Dodgers' gain is JABO's (and my) loss
I wish Gabe Kapler the very best of luck in his new career with the Los Angeles Dodgers, and I hope that someday he’ll forgive me. Let me explain...
Objectivity’s a tricky thing, and most especially in the eye of the beholder. As just about sports announcer who’s ever worked a national game will tell you, he’s likely to receive multitudinous complaints of bias from partisans of ... both teams. Which is just about all you need to know about partisans.
When I first began doing this sort of work, I didn’t worry about objectivity, for the simple reason that I considered myself almost completely objective. Yes, yes ... I know that no human can be completely objective. But I had almost no reason to be anything but objective. While I did still have a rooting interest in my hometown team, anyone who remembers my writings from that time will probably report that I was more critical of that franchise than any other (for the simple reason that I paid more attention to that franchise, which routinely and habitually operated foolishly, as its record during those years suggests).
I had another thing working for my objectivity, back then: I didn’t know anybody. I didn’t really know any other writers, except for my colleagues (whom I wasn’t allowed to question in print, at least not with any vinegar). I didn’t really know anybody in the front offices, either. Yesterday I found some old microcassettes from a spring-training trip in which I actually talked to a bunch of general managers, including Allard Baird, Brian Sabean, Dan O’Dowd, and Billy Beane. Paul Depodesta, then working for the A’s, also talked to me for a good long while. Since then, there have been others, some of whom wouldn’t remember and some of whom would, especially those I’ve tried to keep in touch with.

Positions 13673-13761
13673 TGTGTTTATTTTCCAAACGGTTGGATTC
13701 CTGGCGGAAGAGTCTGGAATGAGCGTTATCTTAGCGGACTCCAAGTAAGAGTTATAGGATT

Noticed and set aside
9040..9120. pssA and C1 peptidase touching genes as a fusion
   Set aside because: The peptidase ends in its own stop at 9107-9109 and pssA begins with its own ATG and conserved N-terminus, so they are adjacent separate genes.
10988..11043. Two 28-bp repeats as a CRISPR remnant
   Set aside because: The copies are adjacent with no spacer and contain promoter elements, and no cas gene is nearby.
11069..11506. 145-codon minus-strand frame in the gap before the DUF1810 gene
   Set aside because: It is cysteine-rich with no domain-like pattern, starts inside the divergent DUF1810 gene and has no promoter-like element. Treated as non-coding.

And I won’t suggest I’ve never rooted for teams because of their employees; as I’ve written before, I have pulled for the Red Sox because of Bill James, and for the A’s because of Beane and Depodesta, and for the Indians because of Mark Shapiro and Chris Antonetti, and probably for a few others here and there. I take some small pleasure when the Mariners are successful because I am personally fond of their people who deal with the media (and also because I have so many friends who are fans).